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AUG-SEPT, 2016, VOL. 3/17 www.srjis.com Page 3975 A VIEW ON TEACHER MANAGEMENT STYLE OF STUDENTS

Parveen Rani, Ph. D.

Baba Kundan Rural College of Education, Ludhiana.

Teaching is best characterized as the creation of learning opportunities through the

management of interaction. Teacher management style has always been an important part of

education because teachers personality traits, their educational expediencies. Research,

instructional knowledge and teaching methodologies mainly determine their management

styles. Teachers management styles are so important that they can not only affect the

development of learners in all affective, cognitive and psychomotor dimension and flourish

their potential talents in particular but also they can cause the development or under

development of human societies in general, because it is the classroom and the formal

educational setting where the educators work formally, rationally and scientifically.

Teachers management style refers to the wide variety of skills and techniques that

teachers use to keep the students organized, focused, attentive and academically productive.

While managing the students, teachers minimize the behaviors that facilitate, assist and

enhance learning of students and maximize the behaviors that facilitate, assist and enhance

learning. Wolfgang and Glickman (1980, 1986) support three management styles:

 Non-interventionist or style (low control of classroom management or student centred

style)

o It presupposes that the child has an inner drive that needs to find its expression in the

real world.

 Interventionist style (high control of classroom management or teacher centered style) o It emphasizes on what the outer environment of people and object do to the human

organism to cause it to develop in its particular way.

 Interactionist style (moderate control of classroom management or teacher-student

centered style)

o It focuses on what the individual does to modify the external environment as well as

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AUG-SEPT, 2016, VOL. 3/17 www.srjis.com Page 3976 Management of learners extends to everything that teachers may do to facilitate and

improve student learning which would include such factors as following:

 Behaviour

 A positive attitude, happy facial expressions, encouraging statements, the respectful

and fair treatment of students, etc.

 Environment

 For example, a welcoming, well lit classroom filled with intellectually stimulating

learning materials to support specific learning materials to support specific learning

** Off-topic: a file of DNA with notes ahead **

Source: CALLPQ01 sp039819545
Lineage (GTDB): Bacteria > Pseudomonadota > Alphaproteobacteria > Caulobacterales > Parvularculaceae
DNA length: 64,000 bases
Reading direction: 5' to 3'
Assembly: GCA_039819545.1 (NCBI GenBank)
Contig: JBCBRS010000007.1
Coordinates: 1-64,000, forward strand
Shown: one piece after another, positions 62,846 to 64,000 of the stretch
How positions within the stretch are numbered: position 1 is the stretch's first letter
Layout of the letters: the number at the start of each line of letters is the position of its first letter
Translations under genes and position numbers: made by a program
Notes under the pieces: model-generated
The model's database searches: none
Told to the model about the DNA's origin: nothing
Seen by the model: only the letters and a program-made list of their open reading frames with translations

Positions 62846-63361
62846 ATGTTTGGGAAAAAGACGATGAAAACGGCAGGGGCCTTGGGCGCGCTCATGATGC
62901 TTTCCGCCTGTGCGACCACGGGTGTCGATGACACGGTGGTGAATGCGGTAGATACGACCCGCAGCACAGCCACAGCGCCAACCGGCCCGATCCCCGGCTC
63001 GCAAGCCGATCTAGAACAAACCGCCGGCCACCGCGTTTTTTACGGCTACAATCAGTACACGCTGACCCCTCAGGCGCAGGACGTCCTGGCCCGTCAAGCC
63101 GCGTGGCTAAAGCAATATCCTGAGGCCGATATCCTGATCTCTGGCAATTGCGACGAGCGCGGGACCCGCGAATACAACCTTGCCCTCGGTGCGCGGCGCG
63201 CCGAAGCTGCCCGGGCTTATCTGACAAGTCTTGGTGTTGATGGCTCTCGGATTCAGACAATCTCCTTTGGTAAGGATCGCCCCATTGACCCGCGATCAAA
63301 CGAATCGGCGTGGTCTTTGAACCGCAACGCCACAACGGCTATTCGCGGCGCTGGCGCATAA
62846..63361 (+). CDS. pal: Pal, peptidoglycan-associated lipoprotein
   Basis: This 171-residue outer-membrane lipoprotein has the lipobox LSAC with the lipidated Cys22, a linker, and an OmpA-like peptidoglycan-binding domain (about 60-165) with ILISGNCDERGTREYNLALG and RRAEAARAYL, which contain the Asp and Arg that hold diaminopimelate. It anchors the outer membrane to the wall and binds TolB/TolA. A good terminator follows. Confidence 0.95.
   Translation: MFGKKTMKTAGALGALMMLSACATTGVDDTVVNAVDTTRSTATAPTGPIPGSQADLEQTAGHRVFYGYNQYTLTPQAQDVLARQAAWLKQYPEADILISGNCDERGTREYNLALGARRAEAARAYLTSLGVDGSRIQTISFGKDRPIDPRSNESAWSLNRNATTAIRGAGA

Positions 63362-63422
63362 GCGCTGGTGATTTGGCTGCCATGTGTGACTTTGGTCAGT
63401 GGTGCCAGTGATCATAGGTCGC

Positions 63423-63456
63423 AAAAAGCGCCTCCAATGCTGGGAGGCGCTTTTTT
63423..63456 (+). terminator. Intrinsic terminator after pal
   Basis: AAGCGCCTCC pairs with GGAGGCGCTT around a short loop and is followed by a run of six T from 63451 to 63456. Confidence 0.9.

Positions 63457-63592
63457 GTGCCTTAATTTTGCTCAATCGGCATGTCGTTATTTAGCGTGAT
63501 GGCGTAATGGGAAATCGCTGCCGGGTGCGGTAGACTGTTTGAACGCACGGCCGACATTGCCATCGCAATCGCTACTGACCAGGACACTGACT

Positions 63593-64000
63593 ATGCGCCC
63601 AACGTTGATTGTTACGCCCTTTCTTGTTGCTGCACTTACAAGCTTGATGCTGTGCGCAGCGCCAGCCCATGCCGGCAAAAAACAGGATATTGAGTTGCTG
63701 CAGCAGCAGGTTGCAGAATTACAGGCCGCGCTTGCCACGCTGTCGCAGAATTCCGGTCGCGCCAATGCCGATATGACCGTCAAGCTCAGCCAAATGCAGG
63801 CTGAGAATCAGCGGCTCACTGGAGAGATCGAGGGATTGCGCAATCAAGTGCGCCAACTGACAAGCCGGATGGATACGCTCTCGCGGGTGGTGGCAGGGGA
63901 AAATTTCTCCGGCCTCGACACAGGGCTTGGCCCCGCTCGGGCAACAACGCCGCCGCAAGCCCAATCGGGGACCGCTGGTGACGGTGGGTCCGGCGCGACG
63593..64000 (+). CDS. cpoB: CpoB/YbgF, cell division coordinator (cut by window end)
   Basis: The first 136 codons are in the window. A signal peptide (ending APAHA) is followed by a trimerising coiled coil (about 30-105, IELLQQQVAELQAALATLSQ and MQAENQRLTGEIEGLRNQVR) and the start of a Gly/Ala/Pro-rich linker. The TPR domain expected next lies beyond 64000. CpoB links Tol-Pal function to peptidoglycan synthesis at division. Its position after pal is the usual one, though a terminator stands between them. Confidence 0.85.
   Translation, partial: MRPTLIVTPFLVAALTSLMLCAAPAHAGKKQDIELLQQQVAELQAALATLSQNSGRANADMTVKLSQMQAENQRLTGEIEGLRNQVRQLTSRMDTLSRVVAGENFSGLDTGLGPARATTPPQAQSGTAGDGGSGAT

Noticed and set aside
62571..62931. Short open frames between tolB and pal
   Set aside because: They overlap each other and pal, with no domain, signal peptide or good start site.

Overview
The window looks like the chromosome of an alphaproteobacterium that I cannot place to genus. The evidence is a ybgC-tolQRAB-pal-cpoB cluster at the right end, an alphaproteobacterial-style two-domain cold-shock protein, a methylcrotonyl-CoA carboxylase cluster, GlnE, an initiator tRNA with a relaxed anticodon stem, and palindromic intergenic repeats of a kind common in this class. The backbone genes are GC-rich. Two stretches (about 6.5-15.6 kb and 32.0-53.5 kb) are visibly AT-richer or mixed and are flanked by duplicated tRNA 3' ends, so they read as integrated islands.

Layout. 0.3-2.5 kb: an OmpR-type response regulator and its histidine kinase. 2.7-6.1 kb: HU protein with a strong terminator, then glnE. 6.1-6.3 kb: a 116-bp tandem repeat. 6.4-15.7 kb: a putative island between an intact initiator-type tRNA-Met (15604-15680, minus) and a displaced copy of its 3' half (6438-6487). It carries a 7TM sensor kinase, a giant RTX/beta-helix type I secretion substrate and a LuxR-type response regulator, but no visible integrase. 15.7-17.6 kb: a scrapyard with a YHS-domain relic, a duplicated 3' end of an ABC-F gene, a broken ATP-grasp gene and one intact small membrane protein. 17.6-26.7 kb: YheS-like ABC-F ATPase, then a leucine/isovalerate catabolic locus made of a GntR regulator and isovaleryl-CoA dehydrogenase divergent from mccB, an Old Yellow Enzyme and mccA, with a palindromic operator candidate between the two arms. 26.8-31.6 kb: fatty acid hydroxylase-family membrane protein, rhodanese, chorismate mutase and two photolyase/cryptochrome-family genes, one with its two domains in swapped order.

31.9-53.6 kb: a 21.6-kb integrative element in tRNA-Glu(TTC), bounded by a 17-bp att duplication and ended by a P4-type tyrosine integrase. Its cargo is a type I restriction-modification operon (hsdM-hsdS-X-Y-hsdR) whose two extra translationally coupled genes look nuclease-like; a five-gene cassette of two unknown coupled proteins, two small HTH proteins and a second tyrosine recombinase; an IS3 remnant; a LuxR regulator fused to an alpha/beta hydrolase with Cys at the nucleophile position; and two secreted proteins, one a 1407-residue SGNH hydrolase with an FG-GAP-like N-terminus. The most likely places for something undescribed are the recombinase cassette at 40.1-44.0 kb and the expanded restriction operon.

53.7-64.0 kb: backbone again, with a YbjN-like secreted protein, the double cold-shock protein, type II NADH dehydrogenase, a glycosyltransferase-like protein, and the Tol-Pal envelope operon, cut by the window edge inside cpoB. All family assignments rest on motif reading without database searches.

activities.

 Expectations

 The quality of work that teachers expect students to produce, the ways that teachers expect students to behave towards other students, the agreements that teachers make

with students.

 Materials

 The type of texts, equipment. And other learning resources that teachers use.  Activities

 The kind of learning experiences that teacher design to engage student interests,

passions and intellectual curiosity.

How students learn and how teachers teach are complicated processes which are difficult

to understand and even harder to master. It is not surprising that professors of many years

experience feel they have never quite got it right, and are amazed and gratified when the will

to learn and the desire to teach come together in a few moments of excitement, pleasure, and

joyful discovery (Schwartz 1980). While teacher’s connot make students learn, they can

promote learning by helping students become motivated to learn, handle information and

experience, develop knowledge, attitude, and skills, and transfer their learning from the

classroom to the real world (McLagan, 1978). In addition to the general role of the teacher as

helper, the literature on the relationship between teaching and learning indentifies three

specific roles: the teacher as human relation specialist, as facilitator, and as motivator. Each

role is a key to promoting students learning.

Knowledge about how children learn, and understanding about what constitutes effective

teaching and classroom management has increased considerably over the past decades.

Schools and teachers can dramatically influence the extent and quality of learning for all

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AUG-SEPT, 2016, VOL. 3/17 www.srjis.com Page 3977 make this possible, a learning environment needs to be created in which all children feel safe

and understood, and can reach their potential. Effective teachers have learnt and experienced

that behaviour problems are relatively rare in classrooms where children are actively involved

and interested, and in which they come from and what they are learnt that they need to know